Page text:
What is the summary for Part 2, Chapters 19-21 of Reading Lolita in Tehran: A Memoir in Books?

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Michael Foster eNotes educator| Certified Educator

The atmosphere after the trial continues to be charged. It mirrors the atmosphere in the country, with publishing house and bookstores being burned. The Islamic revolutionaries believe that writers are the guardians of morality, and so must be carefully monitored and literature "protected." In reference to the Gatsby trial, Mr. Bahri spreads the word the Nafisi put America "on trial."

The students talk of Professor R, who had been expelled. A film and theater critic, he was very controversial. He had contempt for the revolutionary concepts, as compared to the merits of the arts. When he verbally expressed this in public, it led to his expulsion from the university.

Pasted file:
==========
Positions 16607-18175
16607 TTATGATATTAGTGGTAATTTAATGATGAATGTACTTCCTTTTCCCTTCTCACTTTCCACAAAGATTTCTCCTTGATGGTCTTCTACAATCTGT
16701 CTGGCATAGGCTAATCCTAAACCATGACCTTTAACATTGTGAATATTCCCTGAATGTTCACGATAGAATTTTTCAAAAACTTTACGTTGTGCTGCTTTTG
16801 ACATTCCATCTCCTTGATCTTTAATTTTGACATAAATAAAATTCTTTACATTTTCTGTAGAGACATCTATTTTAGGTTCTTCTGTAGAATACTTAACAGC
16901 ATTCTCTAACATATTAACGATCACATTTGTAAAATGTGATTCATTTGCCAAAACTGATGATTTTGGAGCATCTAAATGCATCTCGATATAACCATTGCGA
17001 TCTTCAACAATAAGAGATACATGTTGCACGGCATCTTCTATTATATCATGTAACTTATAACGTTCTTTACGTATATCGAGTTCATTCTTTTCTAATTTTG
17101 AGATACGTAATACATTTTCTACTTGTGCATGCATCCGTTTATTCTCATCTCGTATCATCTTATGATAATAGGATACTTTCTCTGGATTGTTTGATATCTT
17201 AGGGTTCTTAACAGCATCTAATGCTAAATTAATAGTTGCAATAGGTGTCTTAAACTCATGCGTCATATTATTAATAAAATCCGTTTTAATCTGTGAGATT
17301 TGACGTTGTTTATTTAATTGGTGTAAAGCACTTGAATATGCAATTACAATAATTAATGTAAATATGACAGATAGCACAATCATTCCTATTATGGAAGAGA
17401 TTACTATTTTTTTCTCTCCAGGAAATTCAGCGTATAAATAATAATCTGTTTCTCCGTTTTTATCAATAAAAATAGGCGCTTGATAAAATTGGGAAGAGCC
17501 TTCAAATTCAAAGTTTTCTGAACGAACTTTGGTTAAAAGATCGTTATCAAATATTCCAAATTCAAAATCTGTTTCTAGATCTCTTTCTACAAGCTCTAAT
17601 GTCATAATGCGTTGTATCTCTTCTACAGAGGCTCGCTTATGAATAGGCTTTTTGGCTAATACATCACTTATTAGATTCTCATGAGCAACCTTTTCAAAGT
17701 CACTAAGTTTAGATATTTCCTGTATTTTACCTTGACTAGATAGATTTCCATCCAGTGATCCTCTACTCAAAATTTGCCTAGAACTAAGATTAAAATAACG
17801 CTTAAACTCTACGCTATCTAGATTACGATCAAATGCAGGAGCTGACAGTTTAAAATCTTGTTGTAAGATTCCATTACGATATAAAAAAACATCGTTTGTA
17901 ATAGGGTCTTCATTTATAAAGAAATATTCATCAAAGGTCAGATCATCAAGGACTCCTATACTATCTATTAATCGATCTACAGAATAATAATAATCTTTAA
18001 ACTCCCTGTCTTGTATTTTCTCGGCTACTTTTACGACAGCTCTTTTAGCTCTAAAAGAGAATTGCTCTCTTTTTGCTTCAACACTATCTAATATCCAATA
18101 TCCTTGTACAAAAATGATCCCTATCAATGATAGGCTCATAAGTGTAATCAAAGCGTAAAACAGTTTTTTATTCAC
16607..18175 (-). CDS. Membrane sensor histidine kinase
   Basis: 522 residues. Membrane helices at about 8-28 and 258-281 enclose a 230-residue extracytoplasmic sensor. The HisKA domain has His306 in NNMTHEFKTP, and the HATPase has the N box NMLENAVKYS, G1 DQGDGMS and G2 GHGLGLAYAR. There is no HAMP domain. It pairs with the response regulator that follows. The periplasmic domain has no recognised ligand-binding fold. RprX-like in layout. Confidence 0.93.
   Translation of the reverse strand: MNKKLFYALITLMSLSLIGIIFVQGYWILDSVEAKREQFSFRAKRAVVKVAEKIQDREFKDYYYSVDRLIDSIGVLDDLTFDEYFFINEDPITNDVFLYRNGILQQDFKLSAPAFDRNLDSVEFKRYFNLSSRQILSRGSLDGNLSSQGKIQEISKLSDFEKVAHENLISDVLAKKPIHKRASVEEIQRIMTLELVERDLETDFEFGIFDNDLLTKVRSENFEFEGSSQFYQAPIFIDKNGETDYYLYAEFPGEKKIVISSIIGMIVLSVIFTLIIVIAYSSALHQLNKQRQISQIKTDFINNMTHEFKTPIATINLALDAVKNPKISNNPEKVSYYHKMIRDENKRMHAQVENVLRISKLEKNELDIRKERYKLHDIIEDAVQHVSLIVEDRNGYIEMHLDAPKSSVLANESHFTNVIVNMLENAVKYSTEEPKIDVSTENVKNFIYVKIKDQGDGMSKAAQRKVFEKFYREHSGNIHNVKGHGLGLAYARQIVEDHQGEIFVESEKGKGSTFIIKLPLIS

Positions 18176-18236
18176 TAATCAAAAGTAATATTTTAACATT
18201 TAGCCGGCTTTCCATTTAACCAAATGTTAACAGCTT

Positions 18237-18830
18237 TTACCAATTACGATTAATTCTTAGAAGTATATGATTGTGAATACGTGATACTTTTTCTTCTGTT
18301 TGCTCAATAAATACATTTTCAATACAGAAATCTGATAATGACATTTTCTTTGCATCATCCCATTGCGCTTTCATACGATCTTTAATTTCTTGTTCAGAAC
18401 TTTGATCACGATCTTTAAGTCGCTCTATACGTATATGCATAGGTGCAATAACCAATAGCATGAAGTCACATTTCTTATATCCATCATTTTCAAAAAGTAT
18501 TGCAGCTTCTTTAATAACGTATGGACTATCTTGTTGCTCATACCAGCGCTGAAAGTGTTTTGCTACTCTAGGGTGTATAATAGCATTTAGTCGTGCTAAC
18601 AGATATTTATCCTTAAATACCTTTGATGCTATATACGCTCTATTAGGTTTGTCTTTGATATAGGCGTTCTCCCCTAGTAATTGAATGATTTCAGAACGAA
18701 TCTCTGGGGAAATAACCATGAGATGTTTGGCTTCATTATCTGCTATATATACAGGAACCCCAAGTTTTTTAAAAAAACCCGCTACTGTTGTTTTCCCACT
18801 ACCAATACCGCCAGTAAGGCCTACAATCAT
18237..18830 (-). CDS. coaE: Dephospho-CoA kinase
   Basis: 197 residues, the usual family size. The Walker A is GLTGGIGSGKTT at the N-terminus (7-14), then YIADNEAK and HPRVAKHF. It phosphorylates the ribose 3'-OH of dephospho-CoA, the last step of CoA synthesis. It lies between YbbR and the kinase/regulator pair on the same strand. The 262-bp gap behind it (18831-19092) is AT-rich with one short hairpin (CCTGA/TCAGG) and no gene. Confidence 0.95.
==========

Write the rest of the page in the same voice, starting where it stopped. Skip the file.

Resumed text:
The final class on Gatsby wraps up the themes of the novel. Nafisi states that it is about wealth and its destructive power; it is about love and betrayal; it is about loss of illusion.

But mostly, she states, it is about what happens when dreams become an obsession.

Nafisi and the class discuss Gatsby’s decision to throw off his shabby life and reinvent himself. This was Gatsby’s dream, and it killed him. Nafisi states that obsessions end up either destroying the object of the dream, as with Humbert in Lolita, or it could end up destroying the dreamer, as in The Great Gatsby.

Nafisi begins to see, as a result of this episode, that Iran’s dream is going to end up the same as Gatsby’s.

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Reading Lolita in Tehran

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